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W Rome - Giano Restaurant

W Rome: A Modern Twist on Classic Tastes

W Rome: A Modern Twist on Classic Tastes

How Giano Restaurant by Ciccio Sultano and the food concept store Zucchero x Fabrizio Fiorani bring a fresh spark to Rome’s food scene.
W Rome - Giano Restaurant

From left to right: Cesare Murzilli, Pastry Chef; Nicola Zamperetti, Executive Chef; Fabrizio Fiorani.

W Rome - Giano Restaurant

From left to right: Cesare Murzilli, Pastry Chef; Nicola Zamperetti, Executive Chef; Fabrizio Fiorani.

Ciccio Sultano

Chef Ciccio Sultano

Ciccio Sultano

Chef Ciccio Sultano

Few if any destinations worldwide spur dreams of culinary delights quite like Italy. And nowhere in Italy has food like Rome. The cosmopolitan capital is a foodie’s paradise, and its legacy has only been expanded with the opening of W Rome, which houses not one, but two gourmet destinations: Giano Restaurant by Chef Ciccio Sultano, and Zucchero x Fabrizio Fiorani, a sweet corner by the celebrated Pastry Chef Fabrizio Fiorani


Both Sultano and Fiorani are globally celebrated for their disciplines. The former is a Michelin star-awarded master, whose Sicilian influences ensure a medley of flavors and techniques—including pan-Italian, Mediterranean and Arabic. The latter, born and raised in Rome, earned the title of Asia’s Best Pastry Chef during his many years spent working in Tokyo. Together, they’ve put together a clever, delicious, and ultra-unique taste offering at W Rome. We caught up with them about their projects in the Eternal City.

The Angle: We’ll start with you, Ciccio. Hello! Firstly, can you tell us how you landed on the name “Giano?” What does it mean?


Ciccio: The restaurant’s name was chosen because of both the type of cuisine we propose, and the characteristics of the Roman God Janus, who also goes by the title Giano. Janus betrayed tradition, because tradition is yesterday’s innovation. We really like this concept–breaking from the expected. One example when it comes to food? The bluefin tuna belly. This fish is warm-blooded, and it migrates from the Atlantic to Sicily to spawn. But instead of treating it like something from the sea, I work with it as if preparing meat. You’ll see.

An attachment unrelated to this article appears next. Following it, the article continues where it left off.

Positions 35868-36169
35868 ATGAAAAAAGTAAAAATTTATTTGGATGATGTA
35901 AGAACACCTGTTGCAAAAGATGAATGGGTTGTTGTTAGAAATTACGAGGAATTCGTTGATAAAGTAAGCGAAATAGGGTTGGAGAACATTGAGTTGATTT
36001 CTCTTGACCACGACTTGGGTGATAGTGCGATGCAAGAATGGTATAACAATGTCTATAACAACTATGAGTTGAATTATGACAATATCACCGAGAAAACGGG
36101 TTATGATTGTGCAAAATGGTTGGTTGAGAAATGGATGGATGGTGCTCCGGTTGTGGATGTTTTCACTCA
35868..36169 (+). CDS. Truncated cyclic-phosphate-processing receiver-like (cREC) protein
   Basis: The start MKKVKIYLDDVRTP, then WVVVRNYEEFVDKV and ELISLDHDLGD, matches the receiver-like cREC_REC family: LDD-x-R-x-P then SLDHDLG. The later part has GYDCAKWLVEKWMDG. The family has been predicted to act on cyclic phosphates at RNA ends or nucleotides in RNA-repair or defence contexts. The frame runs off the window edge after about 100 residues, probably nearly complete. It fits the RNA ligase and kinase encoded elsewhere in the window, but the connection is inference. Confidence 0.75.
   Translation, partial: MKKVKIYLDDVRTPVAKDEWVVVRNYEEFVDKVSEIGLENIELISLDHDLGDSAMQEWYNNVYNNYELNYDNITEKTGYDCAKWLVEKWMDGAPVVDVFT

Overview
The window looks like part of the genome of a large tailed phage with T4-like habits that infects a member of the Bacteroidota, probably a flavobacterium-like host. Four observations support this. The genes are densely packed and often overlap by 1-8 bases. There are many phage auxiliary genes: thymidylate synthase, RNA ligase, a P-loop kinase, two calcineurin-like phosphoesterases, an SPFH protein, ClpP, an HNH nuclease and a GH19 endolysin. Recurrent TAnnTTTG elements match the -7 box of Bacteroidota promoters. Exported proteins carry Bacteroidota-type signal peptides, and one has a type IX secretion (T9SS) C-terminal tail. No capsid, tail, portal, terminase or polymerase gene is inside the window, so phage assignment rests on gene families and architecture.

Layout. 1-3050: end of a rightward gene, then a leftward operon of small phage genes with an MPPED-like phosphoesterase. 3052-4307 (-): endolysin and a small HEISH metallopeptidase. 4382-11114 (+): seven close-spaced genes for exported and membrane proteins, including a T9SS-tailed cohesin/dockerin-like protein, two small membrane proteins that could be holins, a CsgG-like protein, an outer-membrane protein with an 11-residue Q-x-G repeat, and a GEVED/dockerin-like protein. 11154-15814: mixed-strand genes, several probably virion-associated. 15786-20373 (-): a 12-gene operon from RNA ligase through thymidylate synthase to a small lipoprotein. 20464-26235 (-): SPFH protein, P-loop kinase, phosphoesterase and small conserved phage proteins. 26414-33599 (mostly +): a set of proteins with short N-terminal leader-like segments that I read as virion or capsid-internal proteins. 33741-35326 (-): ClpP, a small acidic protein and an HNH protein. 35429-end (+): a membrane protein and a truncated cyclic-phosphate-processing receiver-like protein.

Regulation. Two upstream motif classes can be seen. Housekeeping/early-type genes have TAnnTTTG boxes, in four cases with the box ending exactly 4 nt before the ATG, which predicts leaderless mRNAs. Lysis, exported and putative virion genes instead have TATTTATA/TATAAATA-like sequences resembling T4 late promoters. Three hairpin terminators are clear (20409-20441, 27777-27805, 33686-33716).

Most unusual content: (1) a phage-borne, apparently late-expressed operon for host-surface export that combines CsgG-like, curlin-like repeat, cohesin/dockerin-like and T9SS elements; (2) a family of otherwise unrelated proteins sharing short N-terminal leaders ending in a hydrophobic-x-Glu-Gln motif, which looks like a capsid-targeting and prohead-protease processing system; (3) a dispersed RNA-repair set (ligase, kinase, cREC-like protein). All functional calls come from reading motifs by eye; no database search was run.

That sounds fascinating. Fabrizio, how about you–what innovations are you putting together?


It must be the tiramisu– a perfect match between espresso and mascarpone. The link, however, is the nose. The aroma of tiramisu brings it together. So, we serve it on a reproduction of my nose! Not only is it delicious, but it makes for an eye-catching Instagram.



For both of you: If you had to pick a dish or a dessert that feels the most exciting and inventive, what would it be?


Ciccio: I’d say our imbufalito artichoke. It’s an artichoke, cooked on the barbecue and stuffed with buffalo mozzarella. It’s then served in a soup, complete with cheese bread.

Fabrizio: For Zucchero, it is a novelty. We have this machine. It’s almost like a toy machine. If you put a coin in, a dessert comes out. But you don’t know what it’s going to be– just that it will be sugary, and amazing.



We’ll get both when we’re in town! Ciccio, how would you say Giano complements and enhances W Rome’s boldness?


Ciccio:  I love exuberant ways of having fun. Music, cooking, meetings. A pinch of naughtiness. Giano encapsulates all of these things.



Fabrizio, what would you say for Zucchero?


Like W, I need to touch the heart of the people that come to visit. You’d think the dessert is all about satisfying the stomach, or with a hotel, satisfying the eyes. But no. It’s the heart, always.

W Rome Insert Coin
Cannolo Siciliano Giano
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